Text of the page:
The issue of the sustainability of energy supply to our cities and transport systems is discussed in the brief on Powering Australia from Renewable Resources.

Future transport systems… for flying pigs?

During the 2010 federal election campaign, the Greens, the Australian Labor Party and the Liberal National Party Coalition all announced policy commitments to a feasibility study into an east coast, very fast train system. As well, plans were advanced for completion of an inland rail route to serve freight transport. Both systems have been the subject of prolonged previous studies and proposals that have mainly stalled.

The Australian Rail Track Corporation’s July 2010 report on The Melbourne-Brisbane Inland Rail Alignment Study found that an inland route from Victoria, through central and north west New South Wales, then into Queensland (through the towns of Albury, Parkes, Narromine, Narrabri, Moree and Toowoomba) has the potential to reduce the time it takes to move freight from Melbourne to Brisbane by rail, and to increase the capacity of freight rail paths between the two cities. Its economic value remains unclear, but there is demand for the $4.7 billion railway that would result in a freeing of capacity through Sydney, with a portion of freight continuing to need and use the coastal railway. The study suggested re-examining the inland rail project from 2015 to 2020 to reassess its viability.

The former Very Fast Train proposal and later High Speed Train plans for passenger services along the east coast have been well studied since the mid 1980s. So far, no proposal has proven commercially viable without a significant public sector funding contribution and/or other forms of financial concession such as for lands. The last major report was the 2002 East Coast Very High Speed Train Scoping Study commissioned by the then Commonwealth Government in December 2000, to conduct a comprehensive examination of options for a very high speed train network connecting Brisbane, Sydney, Canberra and Melbourne with major regional centers along the way. In 2010, the Cooperative Research Centre for Rail Innovation released a study to synthesise the current knowledge of High Speed Rail in the Australian context and to provide directions for further investigation.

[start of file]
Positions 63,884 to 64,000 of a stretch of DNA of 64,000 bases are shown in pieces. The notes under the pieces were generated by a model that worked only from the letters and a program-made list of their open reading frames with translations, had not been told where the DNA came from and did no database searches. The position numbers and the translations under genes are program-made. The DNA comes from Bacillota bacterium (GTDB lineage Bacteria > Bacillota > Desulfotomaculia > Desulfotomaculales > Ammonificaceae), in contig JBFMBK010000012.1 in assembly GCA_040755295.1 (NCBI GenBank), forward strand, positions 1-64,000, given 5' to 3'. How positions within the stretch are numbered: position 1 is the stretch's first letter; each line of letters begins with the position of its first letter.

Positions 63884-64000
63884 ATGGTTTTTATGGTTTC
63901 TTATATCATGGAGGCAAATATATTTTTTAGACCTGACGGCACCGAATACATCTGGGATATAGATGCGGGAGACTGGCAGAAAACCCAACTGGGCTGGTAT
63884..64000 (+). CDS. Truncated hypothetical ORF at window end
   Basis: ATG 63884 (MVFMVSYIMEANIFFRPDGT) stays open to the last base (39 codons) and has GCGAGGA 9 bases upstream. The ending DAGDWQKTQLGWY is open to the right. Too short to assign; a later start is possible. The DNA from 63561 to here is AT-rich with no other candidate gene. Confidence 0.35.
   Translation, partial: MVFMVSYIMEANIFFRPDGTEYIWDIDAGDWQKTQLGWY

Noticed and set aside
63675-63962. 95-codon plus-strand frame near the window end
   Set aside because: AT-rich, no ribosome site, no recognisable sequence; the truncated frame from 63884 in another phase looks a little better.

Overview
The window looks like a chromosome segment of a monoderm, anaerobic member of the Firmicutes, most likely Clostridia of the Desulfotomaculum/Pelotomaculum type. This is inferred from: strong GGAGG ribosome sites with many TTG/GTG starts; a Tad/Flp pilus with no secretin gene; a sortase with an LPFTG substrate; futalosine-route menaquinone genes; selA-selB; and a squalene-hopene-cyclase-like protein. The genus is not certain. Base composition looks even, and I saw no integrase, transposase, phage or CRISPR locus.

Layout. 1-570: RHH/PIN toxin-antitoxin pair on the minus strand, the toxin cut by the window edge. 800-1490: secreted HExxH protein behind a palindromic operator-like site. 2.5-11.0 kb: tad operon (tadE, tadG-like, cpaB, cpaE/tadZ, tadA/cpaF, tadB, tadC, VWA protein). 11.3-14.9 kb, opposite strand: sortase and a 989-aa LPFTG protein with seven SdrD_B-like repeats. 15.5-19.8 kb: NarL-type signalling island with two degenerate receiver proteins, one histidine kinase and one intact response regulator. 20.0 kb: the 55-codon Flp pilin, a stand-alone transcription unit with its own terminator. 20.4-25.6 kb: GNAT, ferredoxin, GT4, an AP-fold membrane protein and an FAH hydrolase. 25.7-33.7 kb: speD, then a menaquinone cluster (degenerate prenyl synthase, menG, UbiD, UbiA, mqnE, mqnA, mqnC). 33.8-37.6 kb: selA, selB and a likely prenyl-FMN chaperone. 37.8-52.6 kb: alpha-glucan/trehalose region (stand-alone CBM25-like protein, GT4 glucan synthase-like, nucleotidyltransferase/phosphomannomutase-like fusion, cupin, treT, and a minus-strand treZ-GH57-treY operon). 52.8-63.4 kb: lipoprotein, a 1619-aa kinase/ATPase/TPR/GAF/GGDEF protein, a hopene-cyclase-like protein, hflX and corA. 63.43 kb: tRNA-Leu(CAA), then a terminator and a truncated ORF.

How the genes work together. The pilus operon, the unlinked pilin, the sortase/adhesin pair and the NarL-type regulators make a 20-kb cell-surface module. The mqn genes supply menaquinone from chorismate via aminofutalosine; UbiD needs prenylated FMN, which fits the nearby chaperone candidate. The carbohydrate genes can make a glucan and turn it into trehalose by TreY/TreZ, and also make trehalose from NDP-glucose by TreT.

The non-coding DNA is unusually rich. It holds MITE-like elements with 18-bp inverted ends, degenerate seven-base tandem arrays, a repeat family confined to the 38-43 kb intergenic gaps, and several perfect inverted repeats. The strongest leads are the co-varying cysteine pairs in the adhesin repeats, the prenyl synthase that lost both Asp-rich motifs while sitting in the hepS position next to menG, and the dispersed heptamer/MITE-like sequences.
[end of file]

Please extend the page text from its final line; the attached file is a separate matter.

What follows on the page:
There have been various party policy commitments made to urban light rail transit (LRT) systems, electric vehicle and ‘green car’ programs, as well as vehicle fuel efficiency and emissions reduction strategies. The actual appearance of new LRT and alternative vehicle prototypes in Australian cities seem few and far between.

Library publications and key documents

Australian Building Code Board (ABCB), Building Code of Australia, 2 vols, ABCB, Canberra, 2010, https://www.abcb.gov.au/index.cfm?objectid=959C6DF0-9A12-11DF-A133001143D4D594

Australian Rail Track Corporation (ARTC), The Melbourne-Brisbane Inland Rail Alignment Study, ARTC, Canberra, July 2010, http://www.artc.com.au/Content.aspx?p=175

Infrastructure Australia, State of Australian Cities 2010, Major Cities Unit, Canberra, 2010, http://dpl/Books/2010/InfrastructureAust_StateAustCities2010.pdf

M James, The (Green Car) of the Future, Background note, Parliamentary Library, Canberra, 2009, http://www.aph.gov.au/library/pubs/bn/2009-10/CarOfTheFuture.htm